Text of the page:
Several cases have held that decisions by the Federal Housing Administration approving rent increases under various provisions of the National Housing Act are not judicially reviewable. Harlib v. Lynn, 511 F.2d 51, 56 (7th Cir. 1975); Langevin v. Chenango Court, Inc., 447 F.2d 296, 302-04 (2d Cir. 1971); Hahn v. Gottlieb, 430 F.2d 1243, 1249-51 (1st Cir. 1970); Dew v. McLendon Gardens Associates, 394 F. Supp. 1223, 1233-35 (N.D.Ga.1975); People's Rights Organization v. Bethlehem Associates, 356 F. Supp. 407, 410-11 (E.D.Pa.), aff'd, without opinion, 487 F.2d 1395 (3d Cir. 1973).[3] These courts have found that approval of rent increases is a matter "committed to agency discretion by law" under section 10 of the Administrative Procedure Act, 5 U.S.C. § 701(a) (2). Although the reasoning in these cases has varied somewhat, I agree with the rationale put forth by Judge Friendly in Langevin. There the court stated that due to the discretionary nature of the responsibilities entrusted to the FHA in administering a contract which *1326 Congress authorized it to make, the need for expedition, the number of appeals that would otherwise result, and the lack of any congressionally-enunciated standards for review, it should be concluded that Congress did not intend the FHA's decision to be reviewable. Langevin, supra, at 303. The same reasoning applies to rent increase decisions made by the Secretary of HUD under section 202 of the Housing Act of 1959.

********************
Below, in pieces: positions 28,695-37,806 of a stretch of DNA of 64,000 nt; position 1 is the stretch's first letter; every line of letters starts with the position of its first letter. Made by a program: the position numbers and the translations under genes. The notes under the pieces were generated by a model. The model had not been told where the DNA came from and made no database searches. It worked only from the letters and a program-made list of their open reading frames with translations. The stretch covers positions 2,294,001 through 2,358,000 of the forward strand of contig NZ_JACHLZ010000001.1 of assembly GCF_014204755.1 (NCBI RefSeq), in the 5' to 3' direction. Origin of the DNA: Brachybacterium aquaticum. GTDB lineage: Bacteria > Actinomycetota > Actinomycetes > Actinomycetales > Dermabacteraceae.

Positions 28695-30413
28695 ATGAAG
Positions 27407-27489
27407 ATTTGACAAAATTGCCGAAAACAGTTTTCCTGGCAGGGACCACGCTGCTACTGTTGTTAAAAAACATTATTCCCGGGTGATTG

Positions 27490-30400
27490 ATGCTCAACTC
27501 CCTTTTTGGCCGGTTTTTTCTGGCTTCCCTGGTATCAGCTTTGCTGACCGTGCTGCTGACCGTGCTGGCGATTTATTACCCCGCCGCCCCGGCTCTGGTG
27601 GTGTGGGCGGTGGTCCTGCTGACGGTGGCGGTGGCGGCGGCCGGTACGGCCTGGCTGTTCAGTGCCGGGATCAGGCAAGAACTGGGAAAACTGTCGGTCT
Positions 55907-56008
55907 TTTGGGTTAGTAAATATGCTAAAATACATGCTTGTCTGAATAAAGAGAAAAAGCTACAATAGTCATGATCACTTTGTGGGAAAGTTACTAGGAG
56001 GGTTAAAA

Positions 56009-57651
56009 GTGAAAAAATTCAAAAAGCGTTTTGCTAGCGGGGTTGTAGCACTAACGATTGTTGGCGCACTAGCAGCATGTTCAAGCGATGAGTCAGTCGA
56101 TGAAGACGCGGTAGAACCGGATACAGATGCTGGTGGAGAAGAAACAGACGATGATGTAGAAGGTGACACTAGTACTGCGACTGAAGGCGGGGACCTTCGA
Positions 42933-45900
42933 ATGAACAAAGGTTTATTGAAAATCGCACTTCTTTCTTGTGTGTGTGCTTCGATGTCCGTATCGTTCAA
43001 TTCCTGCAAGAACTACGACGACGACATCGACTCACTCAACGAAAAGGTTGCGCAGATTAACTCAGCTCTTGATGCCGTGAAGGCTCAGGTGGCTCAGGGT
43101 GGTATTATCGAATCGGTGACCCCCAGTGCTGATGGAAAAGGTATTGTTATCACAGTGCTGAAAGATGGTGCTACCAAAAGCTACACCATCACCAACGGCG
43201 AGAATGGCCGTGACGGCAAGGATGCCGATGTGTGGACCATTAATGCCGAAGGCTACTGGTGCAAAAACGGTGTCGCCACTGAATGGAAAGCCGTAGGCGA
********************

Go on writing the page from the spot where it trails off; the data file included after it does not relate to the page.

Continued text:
Notwithstanding the cases cited, plaintiffs put forward two basic arguments in support of their claim to judicial review. First they assert that the Supreme Court decision in Citizens to Preserve Overton Park v. Volpe, 401 U.S. 402, 91 S. Ct. 814, 28 L. Ed. 2d 136 (1971), has altered the test to be applied in determining whether agency action is subject to judicial review.[4] They read Overton Park to stand for the proposition that action is "committed to agency discretion" under the Administrative Procedure Act only in those "rare instances" where there is no "law to apply." See 401 U.S. at 410, 91 S. Ct. at 821. Plaintiffs then argue that certain provisions in the HUD Regulations, operating procedures, and regulatory agreement constitute "law to apply" by the courts in reviewing rent increase decisions.[5] The answer to this argument is that the reference in Overton Park to "law to apply" specifically dealt with statutory law i. e. some kind of standard enacted by Congress by which the courts could measure agency action. In Overton Park such a standard existed in the form of statutory guidelines for the Secretary of Transportation to follow. In the case at hand no such statutory guidelines exist with respect to rent increases. The statute makes no mention of rent increases at all. Thus, contrary to the plaintiffs' view, Overton Park supports a decision that approval of rent increases by HUD is not subject to review. See Dew v. McLendon Gardens Associates, supra, 394 F. Supp. at 1234.[6]